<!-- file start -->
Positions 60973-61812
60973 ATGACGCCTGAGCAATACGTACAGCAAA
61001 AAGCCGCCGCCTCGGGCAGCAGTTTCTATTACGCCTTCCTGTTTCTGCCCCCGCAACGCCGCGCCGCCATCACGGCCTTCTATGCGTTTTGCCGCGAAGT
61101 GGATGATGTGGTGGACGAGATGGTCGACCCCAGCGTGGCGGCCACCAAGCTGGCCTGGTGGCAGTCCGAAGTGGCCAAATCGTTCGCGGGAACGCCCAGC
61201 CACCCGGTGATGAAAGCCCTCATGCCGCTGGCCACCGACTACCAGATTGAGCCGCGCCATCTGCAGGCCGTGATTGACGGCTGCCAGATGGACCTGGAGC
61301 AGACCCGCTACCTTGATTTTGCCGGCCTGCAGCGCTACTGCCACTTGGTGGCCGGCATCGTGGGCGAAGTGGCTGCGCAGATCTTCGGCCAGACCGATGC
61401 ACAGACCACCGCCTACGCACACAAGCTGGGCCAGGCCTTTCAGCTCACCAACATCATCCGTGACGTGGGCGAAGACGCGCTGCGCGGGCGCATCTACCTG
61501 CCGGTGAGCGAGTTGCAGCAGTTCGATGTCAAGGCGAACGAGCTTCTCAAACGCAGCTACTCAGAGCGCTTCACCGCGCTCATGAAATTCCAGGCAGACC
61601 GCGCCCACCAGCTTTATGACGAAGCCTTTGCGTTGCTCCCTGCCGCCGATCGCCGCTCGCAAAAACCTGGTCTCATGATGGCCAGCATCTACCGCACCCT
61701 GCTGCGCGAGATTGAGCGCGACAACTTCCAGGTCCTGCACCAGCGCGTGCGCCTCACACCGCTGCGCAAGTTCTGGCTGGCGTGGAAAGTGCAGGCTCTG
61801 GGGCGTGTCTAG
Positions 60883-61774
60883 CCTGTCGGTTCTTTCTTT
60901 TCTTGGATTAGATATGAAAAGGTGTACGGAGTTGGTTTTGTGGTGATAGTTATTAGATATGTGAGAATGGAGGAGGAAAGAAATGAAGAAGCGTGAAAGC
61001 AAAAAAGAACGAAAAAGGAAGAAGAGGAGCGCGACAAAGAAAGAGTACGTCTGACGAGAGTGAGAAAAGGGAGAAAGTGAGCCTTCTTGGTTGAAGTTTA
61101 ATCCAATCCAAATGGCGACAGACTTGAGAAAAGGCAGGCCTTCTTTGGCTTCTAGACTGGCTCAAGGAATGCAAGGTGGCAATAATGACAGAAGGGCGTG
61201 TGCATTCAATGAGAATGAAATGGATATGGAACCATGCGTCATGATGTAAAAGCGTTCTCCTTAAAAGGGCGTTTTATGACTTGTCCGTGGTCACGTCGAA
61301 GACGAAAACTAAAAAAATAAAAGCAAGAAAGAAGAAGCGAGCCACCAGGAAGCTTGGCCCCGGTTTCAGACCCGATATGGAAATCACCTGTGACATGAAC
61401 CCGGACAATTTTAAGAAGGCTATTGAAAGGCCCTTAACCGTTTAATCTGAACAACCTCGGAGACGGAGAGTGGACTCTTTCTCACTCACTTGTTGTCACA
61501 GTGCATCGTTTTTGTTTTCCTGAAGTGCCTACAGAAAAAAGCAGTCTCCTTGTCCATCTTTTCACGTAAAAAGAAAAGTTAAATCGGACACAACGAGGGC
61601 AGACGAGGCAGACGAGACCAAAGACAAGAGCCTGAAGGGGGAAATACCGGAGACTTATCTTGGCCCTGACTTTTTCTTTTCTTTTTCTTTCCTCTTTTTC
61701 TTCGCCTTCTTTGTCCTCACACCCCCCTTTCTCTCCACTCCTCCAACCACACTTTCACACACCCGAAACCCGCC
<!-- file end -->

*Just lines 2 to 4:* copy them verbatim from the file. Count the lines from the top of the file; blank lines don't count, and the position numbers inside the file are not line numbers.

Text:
60973 ATGACGCCTGAGCAATACGTACAGCAAA
61001 AAGCCGCCGCCTCGGGCAGCAGTTTCTATTACGCCTTCCTGTTTCTGCCCCCGCAACGCCGCGCCGCCATCACGGCCTTCTATGCGTTTTGCCGCGAAGT
61101 GGATGATGTGGTGGACGAGATGGTCGACCCCAGCGTGGCGGCCACCAAGCTGGCCTGGTGGCAGTCCGAAGTGGCCAAATCGTTCGCGGGAACGCCCAGC